16 May 2019

Tour & Review - Eli's Triumph


From New York Times Bestselling author Joanna Wylde comes ELI’S TRIUMPH, a new novella in her Reapers MC series, brought to you by 1,001 Dark Nights

Be sure to grab your copy today!


From New York Times and USA Today bestselling author Joanna Wylde comes a new story in her Reapers MC series…

Peaches Taylor spent the last seven years slinging drinks and dodging drunks at the Starkwood Saloon. Some might call it a dead end job, but to her it was an investment—another six months, and she’d have enough money to buy the place.

Life would've been perfect if Eli hadn’t come home.

Eli King is ready to settle down. He stood by his brothers when they needed him, paying the price for their freedom with his own. Now it’s time to claim his reward—the Starkwood Saloon. He’s got the cash to buy the bar, the skills to run it, and just one person standing between him and his dream: Peaches Taylor.

She’s been driving him crazy since they were kids, and not in the good way. When she was six, she shoved a spider down his pants. When he was ten, he locked her in a closet overnight. Then she hot-wired his car at seventeen, and things got ugly…

They’re adults now, and the Starkwood isn’t a toy to fight over—it’s the hill they’ll die on. No prisoners. No compromises. No mercy.

Peaches Taylor and Eli King are going to war.

**Every 1001 Dark Nights novella is a standalone story. For new readers, it’s an introduction to an author’s world. And for fans, it’s a bonus book in the author’s series. We hope you'll enjoy each one as much as we do.**


Grab your copy of ELI’S TRIUMPH today!


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4.5 star review previously here on the 16th!!


Author Spotlight:


Joanna Wylde started her writing career in journalism, working in two daily newspapers as both a reporter and editor. Her career has included many different jobs, from managing a homeless shelter to running her own freelance writing business, where she took on projects ranging from fundraising to ghostwriting for academics. During 2012 she got her first Kindle reader as a gift and discovered the indie writing revolution taking place online. Not long afterward she started cutting back her client list to work on Reaper’s Property, her breakout book. It was published in January 2013, marking the beginning of a new career writing fiction.

Joanna lives in the mountains of northern Idaho with her family.


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Excerpt:

“So, assuming we decide to do this—and that’s a big if—then who do you want first?”
“Eli,” she said with a little too much enthusiasm. “I’d really like Eli. But only once you’re done with him. I follow the code.”
I scrunched my nose at her. “I’m not interested in Eli. He smells like dirty feet.”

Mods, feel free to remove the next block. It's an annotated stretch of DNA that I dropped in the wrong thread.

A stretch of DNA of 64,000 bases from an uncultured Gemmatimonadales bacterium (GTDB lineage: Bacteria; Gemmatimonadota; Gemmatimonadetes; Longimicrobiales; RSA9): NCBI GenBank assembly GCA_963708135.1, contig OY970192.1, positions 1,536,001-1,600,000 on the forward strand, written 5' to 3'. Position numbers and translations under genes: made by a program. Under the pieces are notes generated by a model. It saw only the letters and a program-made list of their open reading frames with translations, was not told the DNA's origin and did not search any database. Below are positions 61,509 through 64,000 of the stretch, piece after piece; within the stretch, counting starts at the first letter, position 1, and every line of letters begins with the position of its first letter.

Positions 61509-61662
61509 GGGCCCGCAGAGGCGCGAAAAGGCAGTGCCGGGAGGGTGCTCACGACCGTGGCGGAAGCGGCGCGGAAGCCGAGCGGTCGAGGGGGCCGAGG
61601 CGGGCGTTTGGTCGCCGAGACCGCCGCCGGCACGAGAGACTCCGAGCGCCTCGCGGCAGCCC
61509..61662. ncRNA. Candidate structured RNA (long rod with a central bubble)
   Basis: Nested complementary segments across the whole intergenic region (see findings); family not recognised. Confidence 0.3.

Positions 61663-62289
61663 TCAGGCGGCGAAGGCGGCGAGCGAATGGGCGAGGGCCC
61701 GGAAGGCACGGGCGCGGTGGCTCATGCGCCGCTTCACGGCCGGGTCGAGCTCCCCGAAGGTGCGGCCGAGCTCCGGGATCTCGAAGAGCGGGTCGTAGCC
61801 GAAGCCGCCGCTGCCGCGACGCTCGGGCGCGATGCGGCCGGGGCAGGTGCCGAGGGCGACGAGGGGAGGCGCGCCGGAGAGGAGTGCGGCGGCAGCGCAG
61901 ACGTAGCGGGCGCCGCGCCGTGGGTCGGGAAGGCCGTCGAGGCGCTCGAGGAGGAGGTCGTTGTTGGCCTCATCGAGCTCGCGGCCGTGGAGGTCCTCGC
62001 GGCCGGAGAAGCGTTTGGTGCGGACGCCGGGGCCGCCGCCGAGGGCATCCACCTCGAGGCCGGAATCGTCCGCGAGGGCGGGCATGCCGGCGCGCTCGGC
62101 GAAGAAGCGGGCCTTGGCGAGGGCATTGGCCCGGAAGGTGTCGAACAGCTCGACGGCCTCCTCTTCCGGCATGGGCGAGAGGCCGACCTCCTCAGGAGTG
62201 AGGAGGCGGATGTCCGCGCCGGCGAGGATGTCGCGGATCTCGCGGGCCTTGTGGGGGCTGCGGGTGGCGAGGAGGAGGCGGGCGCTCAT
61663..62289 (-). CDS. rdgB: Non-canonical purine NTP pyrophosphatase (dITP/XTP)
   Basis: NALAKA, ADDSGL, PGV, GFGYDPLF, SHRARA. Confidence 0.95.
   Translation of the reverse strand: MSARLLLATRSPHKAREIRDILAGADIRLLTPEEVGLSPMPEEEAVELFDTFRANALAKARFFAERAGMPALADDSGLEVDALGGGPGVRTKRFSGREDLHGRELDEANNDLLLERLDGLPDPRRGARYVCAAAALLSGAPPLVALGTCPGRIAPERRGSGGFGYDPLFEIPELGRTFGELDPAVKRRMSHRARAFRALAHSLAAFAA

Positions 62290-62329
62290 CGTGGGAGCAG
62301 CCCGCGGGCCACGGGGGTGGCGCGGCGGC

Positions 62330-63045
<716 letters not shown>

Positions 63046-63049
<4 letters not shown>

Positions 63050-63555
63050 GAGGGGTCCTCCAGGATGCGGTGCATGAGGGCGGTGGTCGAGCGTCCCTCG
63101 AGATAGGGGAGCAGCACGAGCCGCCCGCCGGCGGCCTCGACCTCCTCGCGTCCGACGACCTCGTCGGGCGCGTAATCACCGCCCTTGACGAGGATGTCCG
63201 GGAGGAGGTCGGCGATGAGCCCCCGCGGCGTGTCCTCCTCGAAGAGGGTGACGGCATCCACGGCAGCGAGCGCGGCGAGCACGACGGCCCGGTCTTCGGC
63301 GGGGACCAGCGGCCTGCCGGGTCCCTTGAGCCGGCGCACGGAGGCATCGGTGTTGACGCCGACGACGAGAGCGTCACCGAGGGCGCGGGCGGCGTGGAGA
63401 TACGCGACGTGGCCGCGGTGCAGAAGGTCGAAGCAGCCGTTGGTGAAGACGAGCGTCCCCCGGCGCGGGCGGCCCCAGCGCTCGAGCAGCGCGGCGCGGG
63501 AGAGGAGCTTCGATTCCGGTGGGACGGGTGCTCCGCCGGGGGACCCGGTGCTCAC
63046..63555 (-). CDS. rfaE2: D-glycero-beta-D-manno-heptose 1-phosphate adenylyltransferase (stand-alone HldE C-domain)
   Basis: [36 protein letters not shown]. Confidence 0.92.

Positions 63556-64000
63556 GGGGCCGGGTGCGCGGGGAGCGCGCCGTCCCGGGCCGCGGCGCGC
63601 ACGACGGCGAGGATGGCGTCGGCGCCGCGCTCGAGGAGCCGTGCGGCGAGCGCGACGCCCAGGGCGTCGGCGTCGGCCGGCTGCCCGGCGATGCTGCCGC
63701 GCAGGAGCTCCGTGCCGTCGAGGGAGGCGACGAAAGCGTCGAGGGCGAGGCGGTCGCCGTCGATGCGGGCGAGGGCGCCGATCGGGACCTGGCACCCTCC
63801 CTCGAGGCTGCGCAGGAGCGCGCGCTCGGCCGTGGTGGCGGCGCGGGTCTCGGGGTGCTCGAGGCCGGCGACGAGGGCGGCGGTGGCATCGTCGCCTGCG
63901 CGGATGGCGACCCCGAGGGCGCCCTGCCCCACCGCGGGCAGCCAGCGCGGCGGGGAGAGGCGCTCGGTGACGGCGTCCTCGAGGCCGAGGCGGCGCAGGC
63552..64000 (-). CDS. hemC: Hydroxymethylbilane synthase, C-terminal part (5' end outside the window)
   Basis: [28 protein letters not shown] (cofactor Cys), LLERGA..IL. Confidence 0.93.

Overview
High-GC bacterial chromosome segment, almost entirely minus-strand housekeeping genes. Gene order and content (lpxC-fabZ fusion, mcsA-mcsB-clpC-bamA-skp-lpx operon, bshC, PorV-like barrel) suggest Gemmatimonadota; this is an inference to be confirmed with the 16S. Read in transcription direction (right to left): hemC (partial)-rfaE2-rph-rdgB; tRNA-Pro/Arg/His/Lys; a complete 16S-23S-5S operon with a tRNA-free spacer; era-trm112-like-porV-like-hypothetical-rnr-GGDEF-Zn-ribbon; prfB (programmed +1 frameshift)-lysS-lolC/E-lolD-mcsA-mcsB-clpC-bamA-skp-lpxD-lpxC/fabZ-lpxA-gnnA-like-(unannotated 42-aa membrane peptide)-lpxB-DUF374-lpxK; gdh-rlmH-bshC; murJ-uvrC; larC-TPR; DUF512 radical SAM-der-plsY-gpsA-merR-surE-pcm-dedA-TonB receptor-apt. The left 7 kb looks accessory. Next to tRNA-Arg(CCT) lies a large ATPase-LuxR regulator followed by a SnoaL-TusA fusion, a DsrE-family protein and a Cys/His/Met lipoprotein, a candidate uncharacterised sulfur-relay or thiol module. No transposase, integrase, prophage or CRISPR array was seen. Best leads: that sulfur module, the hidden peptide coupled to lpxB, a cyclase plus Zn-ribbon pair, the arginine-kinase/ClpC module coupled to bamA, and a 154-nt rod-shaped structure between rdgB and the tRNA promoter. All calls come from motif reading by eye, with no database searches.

“Yeah, I don’t believe that,” she said, reaching for the bottle again. “If you weren’t interested, you wouldn’t hang out with him so much.”
“I hang out at Gus’s house, which is where Eli happens to live,” I corrected her. “Between that and work, I see him a lot. Doesn’t mean I like it.”
“Does that mean I can have him?” she asked, perking up. 
I frowned. For some reason, I didn’t care for that idea. Don’t think about it. Thinking is almost always a bad thing.
“Okay, whatever,” I said. “He’s probably got all kinds of cooties.”
McKayla gave a high-pitched squeal. 
“You’re amazing, Peaches. I love you!” she said gleefully, raising the bottle for a drink. But instead of swallowing, she lowered it, glee replaced by grief. “Oh, this is the worst. How could something so terrible happen in such a beautiful moment?”
“What?”
She tilted the bottle upside down between us. Nothing came out. 
“The tequila disappeared.”
“How did that happen?”
“Someone must’ve grabbed it while I was distracted. Then they drank all of if before putting it back in my hand, all without me ever noticing…”
I pictured Indiana Jones swapping out a bag of sand for treasure, and a snorting laugh escaped. McKayla shot me a dirty look. “Don’t make fun of me. It could’ve happened.”
“Yeah. Definitely the most likely explanation.”
She sniffed. “Doesn’t matter what happened to the booze. We need to focus on what’s actually important—finding another bottle. Fast. Otherwise, we’re at risk of sobering up. That’s not okay.”
“Once again, very hard to argue with your logic.”
“Exactly,” she said, nodding slowly. “Let’s go get more tequila.”
Standing up turned out to be a lot harder than I’d expected. My left leg had fallen asleep, and I’d been sitting on something sticky. Not only that, but by the time I completed the process, I couldn’t quite remember why I’d needed to get up in the first place. 
Fortunately, the music was good, and people were starting to dance. Not only that, I loved dancing. Always had. And now there was a dance floor right in front of me when I needed it most. 



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